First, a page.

The NHL may be in a lockout, but that isn't stopping a handful of Warren County players from getting their time on the ice.
The Ed Shults Jamestown Adult Hockey League (www.jahl.us/), featuring 14 teams in two separate divisions, offers a chance for players over 18 to compete in a recreational setting.
What is the draw for someone from Warren County to the JAHL?
Times Observer photo by Ben Oviatt
Superior’s Matt Engelbert handles the puck between two defenders during Sunday’s Jamestown Adult Hockey League game against Hiller Tire.
"I've always liked hockey, but never really had the chance to play when I was younger," said 1990 Warren Area High School graduate Dave Lawson. "I turned 30 at the same time the new rink (Jamestown Savings Bank Ice Arena) was built in Jamestown, and I just made up my mind that I was going to try it."
Lawson - a big Buffalo Sabres fan - plays for Hiller Tire in the B division, along with his father, Buzz Lawson.
"I just really love the game," Dave said. "I like the challenge of it, the exercise, the competition, and I like that, at 61, my dad can still play."
Jon Zigler, a former standout football player at Warren Area High School, was drawn into hockey by friends who'd been playing the game.
"I got started when I was probably 9 or 10 years old, playing street hockey with my best friend Ben Farnham," he said. "We'd lace up our skates every single day in the summer for hours upon hours playing in his driveway."
But that was pavement.
"Our parents wanted to get us involved in something and we were playing hockey in our driveways at that point, so it was something we wanted to do," said Farnham, who has played some form of organized hockey since the second grade.
Like Farnham and Zigler, Superior Tire's Wes Kuzminski got his start on pavement.
"I've been playing roller hockey since I was 10," said Kuzminski. "Being a Penguins fan, growing up watching guys like Lemieux and Jagr play, is what got me interested in hockey."
Others, like Matt Engelbert, have been on the ice for years.
"I started playing 20 years ago, at the age of 10," says Engelbert. "I grew up playing youth hockey in Jamestown, so it was an easy transition to go to the adult leagues since most of the youth coaches and former youth players now play in the JAHL."
Despite the gap in experience, players say that level of competition stays pretty even between the Open (A) and B divisions.
"The competition ranges from beginner players to guys who have played semi-pro," said Kuzminski. "The league does a decent job of making even teams, so it's competitive."
"For us, being in the B league is great because no matter how good you may be, everyone skates together and plays to have fun, but always keeping in mind that we're playing to get a win," said Zigler, who plays along with Farnham, Kuzminski, and Engelbert on Superior Tire, a Warren sponsor. "Winning a game is what we all aim for, but it's really just a reward. It's not too serious and not too laid back."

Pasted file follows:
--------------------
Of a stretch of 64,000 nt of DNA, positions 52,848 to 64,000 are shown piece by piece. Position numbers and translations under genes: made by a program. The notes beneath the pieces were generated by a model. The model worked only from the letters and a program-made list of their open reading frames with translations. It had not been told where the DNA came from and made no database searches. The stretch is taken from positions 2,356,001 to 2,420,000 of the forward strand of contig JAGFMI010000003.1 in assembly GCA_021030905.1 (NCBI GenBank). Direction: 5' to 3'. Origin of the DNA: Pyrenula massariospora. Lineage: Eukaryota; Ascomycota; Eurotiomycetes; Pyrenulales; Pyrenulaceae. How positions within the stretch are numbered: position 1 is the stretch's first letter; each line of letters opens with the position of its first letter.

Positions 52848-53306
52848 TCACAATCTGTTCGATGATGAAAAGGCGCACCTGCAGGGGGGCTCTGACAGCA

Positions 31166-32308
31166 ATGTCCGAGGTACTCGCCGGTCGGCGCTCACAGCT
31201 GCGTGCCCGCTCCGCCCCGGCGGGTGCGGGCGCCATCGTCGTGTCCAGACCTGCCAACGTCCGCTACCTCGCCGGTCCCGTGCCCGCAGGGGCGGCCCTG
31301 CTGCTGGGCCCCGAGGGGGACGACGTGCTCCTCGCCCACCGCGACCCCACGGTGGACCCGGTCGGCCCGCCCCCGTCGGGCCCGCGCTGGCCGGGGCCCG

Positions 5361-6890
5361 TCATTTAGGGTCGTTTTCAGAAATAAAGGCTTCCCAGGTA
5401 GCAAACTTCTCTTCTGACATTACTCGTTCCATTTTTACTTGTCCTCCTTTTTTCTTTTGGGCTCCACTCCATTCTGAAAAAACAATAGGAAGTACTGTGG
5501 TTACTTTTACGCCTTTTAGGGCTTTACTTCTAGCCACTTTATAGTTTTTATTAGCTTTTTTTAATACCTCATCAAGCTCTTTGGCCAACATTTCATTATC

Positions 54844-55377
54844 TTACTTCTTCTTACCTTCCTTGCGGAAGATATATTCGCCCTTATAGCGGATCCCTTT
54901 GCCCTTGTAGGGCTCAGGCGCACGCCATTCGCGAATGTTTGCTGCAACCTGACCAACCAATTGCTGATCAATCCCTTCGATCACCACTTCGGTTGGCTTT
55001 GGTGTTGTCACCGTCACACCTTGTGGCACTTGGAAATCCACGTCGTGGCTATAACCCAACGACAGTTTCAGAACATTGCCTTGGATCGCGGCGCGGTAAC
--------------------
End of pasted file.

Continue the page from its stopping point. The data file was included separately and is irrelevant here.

The league has a 26-game regular season (on Sundays), as well as playoffs for each division. Teams typically have two offensive and defensive lines as opposed to professional hockey, which has four offensive and three defensive lines, ensuring that these recreational players get plenty of ice time.
It's a "no-check" league, according to Lawson, "and even though it gets chippy once in a while, it's mostly just fun."
The Open Division is a little more competitive.
"Playing in the JAHL is great because, often times, you're playing against some of your former teammates and coaches from the youth hockey days," says Engelbert. "We have a lot of fun, but there is still a healthy level of competition between the players."
Competitiveness certainly isn't required, but knowing how to skate is.
Lawson took a beginners hockey class offered by Tom McFall at the Jamestown Savings Bank Ice Arena to learn to play.
"I think the competition level is fantastic," he said. "My father and I play in the over-30 (age) league. There is an open league that is loaded with great skaters; it's easy to see the difference in players that started young and those that picked up the game later in life."
Dave never expected his midlife hockey crisis to include his father, Buzz.
"Outside of work, we don't really have any common interests," said Dave. "He's a hockey fan, but he falls asleep a lot during (NHL televised) games."
But when Dave went to the beginners hockey program, so did Buzz.
"Before you know it, he's trying on shoulder pads, gloves... the next thing I know he has all the equipment laying there, too," said Dave.
At 61, and with the youngest on his team being 22, Buzz scored two goals in a B Division game on Sunday.
"He's third or fourth on the team in goals," said Dave.
Dave often wonders where hockey would have taken him had he started much younger.
He might get the chance to see; his nephew, Thomas Lucks "does things on his skates at nine years old that I could never do," said Dave.
Hockey isn't such a secret in Warren County anymore.
"There are some real good players from around here that play at higher levels," said Trevor Wilkins, who plays along with his cousin, Ryan Betts.
"I started watching hockey when I was 11 or 12 and at the time the Penguins had won a (Stanley) Cup a couple years before that," said Wilkins. "Nobody from here played ice hockey that I knew of. We'd go down to Betts (Park) and play roller hockey. We'd play until the cops kicked us off."
The Eisenhower High School graduate now has a four-year-old son, Luke, that plays roller hockey with him in the driveway.
He has the opportunity to start on ice a lot earlier than his dad.
"I'm not going to push him into it," said Trevor. "I talked to him the other day - I think he wants to (play)."
If he doesn't, Trevor said he'll relish the father-son moments in the driveway.